Is there an easier way to find this limit rigorously?

  • #1

Homework Statement


Show that ##\lim _{ n\rightarrow \infty }{ \left( \frac { \sqrt { n+c } +d }{ \sqrt [ 3 ]{ { n }^{ 2 }+an+b } } \right) } =0,\quad n>-c ##

Homework Equations


Sandwich theorem

The Attempt at a Solution



Ok, So I know my method is extremely long, I'm just wandering if 1) It is correct and 2)If there is any better way than this.

##If\quad n>\frac { -b }{ a } And\quad n>{ d }^{ 2 }-c\\ \Longrightarrow \quad 0\quad <\quad \frac { \sqrt { n+c } +d }{ \sqrt [ 3 ]{ { n }^{ 2 }+an+b } } \le \frac { \sqrt { n+c } +\left| d \right| }{ \sqrt [ 3 ]{ { n }^{ 2 }+an+b } } \quad <\quad \frac { \sqrt { n+c } +\left| d \right| }{ \sqrt { { n }^{ 2 }+an+b } } <\frac { \sqrt { n+c } +\left| d \right| }{ \sqrt { { n }^{ 2 } } } =\frac { \sqrt { n+c } +\left| d \right| }{ n } \\ \\ <\quad \frac { \sqrt { n+c } +\left| d \right| \sqrt { n+c } }{ n } =\frac { (1+\left| d \right| )(\sqrt { n+c } ) }{ n } <\frac { (1+\left| d \right| )(\sqrt { n+n } ) }{ n } ,\quad for\quad n>\left| c \right| =\frac { \sqrt { 2 } (1+\left| d \right| ) }{ \sqrt { n } } \\ \therefore \quad for\quad n>max\left\{ \frac { -b }{ a } ,\left| c \right| ,{ d }^{ 2 }-c \right\} \quad \Longrightarrow \quad 0\quad <\quad \frac { \sqrt { n+c } +d }{ \sqrt [ 3 ]{ { n }^{ 2 }+an+b } } \quad <\quad \frac { \sqrt { 2 } (1+\left| d \right| ) }{ \sqrt { n } } \\ \because \quad \lim _{ n\rightarrow \infty }{ \left( \frac { \sqrt { 2 } (1+\left| d \right| ) }{ \sqrt { n } } \right) } =0\quad Then\quad by\quad the\quad sandwitch\quad theorem\quad \lim _{ n\rightarrow \infty }{ \left( \frac { \sqrt { n+c } +d }{ \sqrt [ 3 ]{ { n }^{ 2 }+an+b } } \right) } =0##

Thanks in advance
 

Answers and Replies

  • #2
35,442
11,883
Divide both numerator and denominator by the same right power of n, and you can take easy limits everywhere.
 
  • #3
Divide both numerator and denominator by the same right power of n, and you can take easy limits everywhere.
Thanks. I was wandering though, is my method ok or does it have any flaw in the logic? I am just trying to exercise with the sandwich theorem so I just wanna make sure the steps are moving logically. And dividing the numerator and denominator by n^(2/3) would do the trick right?
 
  • #4
35,442
11,883
And dividing the numerator and denominator by n^(2/3) would do the trick right?
Yes.
is my method ok or does it have any flaw in the logic?
That step does not work, you increase the denominator (in general), so you reduce the fraction when going from the left to the right:
$$\frac { \sqrt { n+c } +\left| d \right| }{ \sqrt [ 3 ]{ { n }^{ 2 }+an+b } } \quad <\quad \frac { \sqrt { n+c } +\left| d \right| }{ \sqrt { { n }^{ 2 }+an+b } }$$
There is a long way, but it is complicated.
 
  • #5
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Homework Statement


Show that ##\lim _{ n\rightarrow \infty }{ \left( \frac { \sqrt { n+c } +d }{ \sqrt [ 3 ]{ { n }^{ 2 }+an+b } } \right) } =0,\quad n>-c ##

Homework Equations


Sandwich theorem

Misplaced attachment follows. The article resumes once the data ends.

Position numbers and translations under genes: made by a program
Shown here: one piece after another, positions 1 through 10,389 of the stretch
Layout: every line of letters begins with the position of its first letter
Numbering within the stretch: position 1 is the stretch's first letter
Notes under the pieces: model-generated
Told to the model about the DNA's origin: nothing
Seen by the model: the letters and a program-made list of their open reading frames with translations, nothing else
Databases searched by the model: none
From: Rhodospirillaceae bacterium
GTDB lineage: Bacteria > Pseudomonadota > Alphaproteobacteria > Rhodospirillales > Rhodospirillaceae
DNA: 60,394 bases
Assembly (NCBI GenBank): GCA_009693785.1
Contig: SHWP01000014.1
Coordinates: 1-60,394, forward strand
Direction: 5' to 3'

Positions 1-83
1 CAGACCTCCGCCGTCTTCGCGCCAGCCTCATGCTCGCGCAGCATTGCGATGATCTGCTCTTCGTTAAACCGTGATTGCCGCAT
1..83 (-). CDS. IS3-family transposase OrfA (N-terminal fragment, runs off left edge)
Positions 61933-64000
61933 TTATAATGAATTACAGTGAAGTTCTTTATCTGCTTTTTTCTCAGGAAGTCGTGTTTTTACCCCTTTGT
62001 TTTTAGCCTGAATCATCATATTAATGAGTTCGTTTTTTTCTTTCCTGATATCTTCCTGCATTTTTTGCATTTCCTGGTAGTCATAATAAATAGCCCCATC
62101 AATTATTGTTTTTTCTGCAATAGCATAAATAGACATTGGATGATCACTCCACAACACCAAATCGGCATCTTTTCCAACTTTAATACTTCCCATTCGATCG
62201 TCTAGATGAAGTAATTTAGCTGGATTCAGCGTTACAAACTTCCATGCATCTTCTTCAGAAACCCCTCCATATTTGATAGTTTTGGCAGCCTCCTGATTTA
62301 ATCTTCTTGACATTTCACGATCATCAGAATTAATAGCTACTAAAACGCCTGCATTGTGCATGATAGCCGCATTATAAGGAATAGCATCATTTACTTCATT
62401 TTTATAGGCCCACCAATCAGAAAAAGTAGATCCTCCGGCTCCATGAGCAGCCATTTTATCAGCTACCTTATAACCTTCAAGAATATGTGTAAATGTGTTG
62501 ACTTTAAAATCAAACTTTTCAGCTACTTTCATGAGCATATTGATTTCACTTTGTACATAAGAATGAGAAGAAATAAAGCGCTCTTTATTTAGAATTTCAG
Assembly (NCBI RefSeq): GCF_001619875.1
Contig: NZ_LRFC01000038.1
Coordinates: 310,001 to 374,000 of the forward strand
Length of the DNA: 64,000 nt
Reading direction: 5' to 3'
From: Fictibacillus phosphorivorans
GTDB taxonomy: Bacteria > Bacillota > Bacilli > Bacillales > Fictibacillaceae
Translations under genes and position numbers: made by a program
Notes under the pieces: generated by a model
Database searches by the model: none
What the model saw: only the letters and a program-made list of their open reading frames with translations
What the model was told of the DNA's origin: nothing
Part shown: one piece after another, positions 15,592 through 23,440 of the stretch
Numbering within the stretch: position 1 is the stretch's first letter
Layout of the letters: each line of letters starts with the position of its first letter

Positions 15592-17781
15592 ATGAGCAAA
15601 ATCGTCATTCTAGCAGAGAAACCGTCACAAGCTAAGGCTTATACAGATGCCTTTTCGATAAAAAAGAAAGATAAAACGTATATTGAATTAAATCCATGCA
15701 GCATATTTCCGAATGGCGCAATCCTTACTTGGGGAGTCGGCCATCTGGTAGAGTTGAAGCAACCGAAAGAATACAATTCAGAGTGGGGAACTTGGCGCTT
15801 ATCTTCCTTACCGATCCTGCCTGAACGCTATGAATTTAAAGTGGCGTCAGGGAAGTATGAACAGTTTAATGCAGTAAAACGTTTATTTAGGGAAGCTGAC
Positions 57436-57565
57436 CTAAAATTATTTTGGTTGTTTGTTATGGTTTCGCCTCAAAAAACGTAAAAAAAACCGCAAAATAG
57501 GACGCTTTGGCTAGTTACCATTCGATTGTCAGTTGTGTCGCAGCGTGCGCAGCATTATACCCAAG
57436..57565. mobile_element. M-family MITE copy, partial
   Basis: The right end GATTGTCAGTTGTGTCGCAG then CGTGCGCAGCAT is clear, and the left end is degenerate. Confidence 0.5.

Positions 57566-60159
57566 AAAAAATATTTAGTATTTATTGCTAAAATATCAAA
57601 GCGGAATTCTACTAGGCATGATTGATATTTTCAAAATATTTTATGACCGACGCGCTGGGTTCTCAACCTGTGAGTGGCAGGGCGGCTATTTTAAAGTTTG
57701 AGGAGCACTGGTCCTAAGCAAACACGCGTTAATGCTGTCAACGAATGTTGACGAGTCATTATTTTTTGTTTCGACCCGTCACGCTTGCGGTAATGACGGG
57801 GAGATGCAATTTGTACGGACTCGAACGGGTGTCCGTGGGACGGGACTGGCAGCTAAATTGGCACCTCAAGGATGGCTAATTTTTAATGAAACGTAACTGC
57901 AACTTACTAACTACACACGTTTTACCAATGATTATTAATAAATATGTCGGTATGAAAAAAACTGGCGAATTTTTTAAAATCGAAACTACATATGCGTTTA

The Attempt at a Solution



Ok, So I know my method is extremely long, I'm just wandering if 1) It is correct and 2)If there is any better way than this.

##If\quad n>\frac { -b }{ a } And\quad n>{ d }^{ 2 }-c\\ \Longrightarrow \quad 0\quad <\quad \frac { \sqrt { n+c } +d }{ \sqrt [ 3 ]{ { n }^{ 2 }+an+b } } \le \frac { \sqrt { n+c } +\left| d \right| }{ \sqrt [ 3 ]{ { n }^{ 2 }+an+b } } \quad <\quad \frac { \sqrt { n+c } +\left| d \right| }{ \sqrt { { n }^{ 2 }+an+b } } <\frac { \sqrt { n+c } +\left| d \right| }{ \sqrt { { n }^{ 2 } } } =\frac { \sqrt { n+c } +\left| d \right| }{ n } \\ \\ <\quad \frac { \sqrt { n+c } +\left| d \right| \sqrt { n+c } }{ n } =\frac { (1+\left| d \right| )(\sqrt { n+c } ) }{ n } <\frac { (1+\left| d \right| )(\sqrt { n+n } ) }{ n } ,\quad for\quad n>\left| c \right| =\frac { \sqrt { 2 } (1+\left| d \right| ) }{ \sqrt { n } } \\ \therefore \quad for\quad n>max\left\{ \frac { -b }{ a } ,\left| c \right| ,{ d }^{ 2 }-c \right\} \quad \Longrightarrow \quad 0\quad <\quad \frac { \sqrt { n+c } +d }{ \sqrt [ 3 ]{ { n }^{ 2 }+an+b } } \quad <\quad \frac { \sqrt { 2 } (1+\left| d \right| ) }{ \sqrt { n } } \\ \because \quad \lim _{ n\rightarrow \infty }{ \left( \frac { \sqrt { 2 } (1+\left| d \right| ) }{ \sqrt { n } } \right) } =0\quad Then\quad by\quad the\quad sandwitch\quad theorem\quad \lim _{ n\rightarrow \infty }{ \left( \frac { \sqrt { n+c } +d }{ \sqrt [ 3 ]{ { n }^{ 2 }+an+b } } \right) } =0##

Thanks in advance

There is an easier way: write the numerator as
[tex] \text{numerator} = \sqrt{n+c} + d = \sqrt{n} \left( \left(1 + \frac{c}{n} \right)^{1/2} + \frac{d}{\sqrt{n}} \right) [/tex]
and the denominator as
[tex] \text{denominator} = \sqrt[3]{n^2 + an + b} = n^{2/3} \left( 1 + \frac{a}{n} + \frac{b}{n^2} \right)^{1/3} [/tex]
If you really insist on using the sandwich theorem you could start by finding simple upper and lower bounds on ##(1 + x)^{1/2}## and ##(1+x)^{1/3}## for small ##|x|##. However, avoiding the sandwich theorem altogether seems much simpler.
 
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  • #6
There is an easier way: write the numerator as
[tex] \text{numerator} = \sqrt{n+c} + d = \sqrt{n} \left( \left(1 + \frac{c}{n} \right)^{1/2} + \frac{d}{\sqrt{n}} \right) [/tex]
and the denominator as
[tex] \text{denominator} = \sqrt[3]{n^2 + an + b} = n^{2/3} \left( 1 + \frac{a}{n} + \frac{b}{n^2} \right)^{1/3} [/tex]
If you really insist on using the sandwich theorem you could start by finding simple upper and lower bounds on ##(1 + x)^{1/2}## and ##(1+x)^{1/3}## for small ##|x|##. However, avoiding the sandwich theorem altogether seems much simpler.
Thanks a lot!
 

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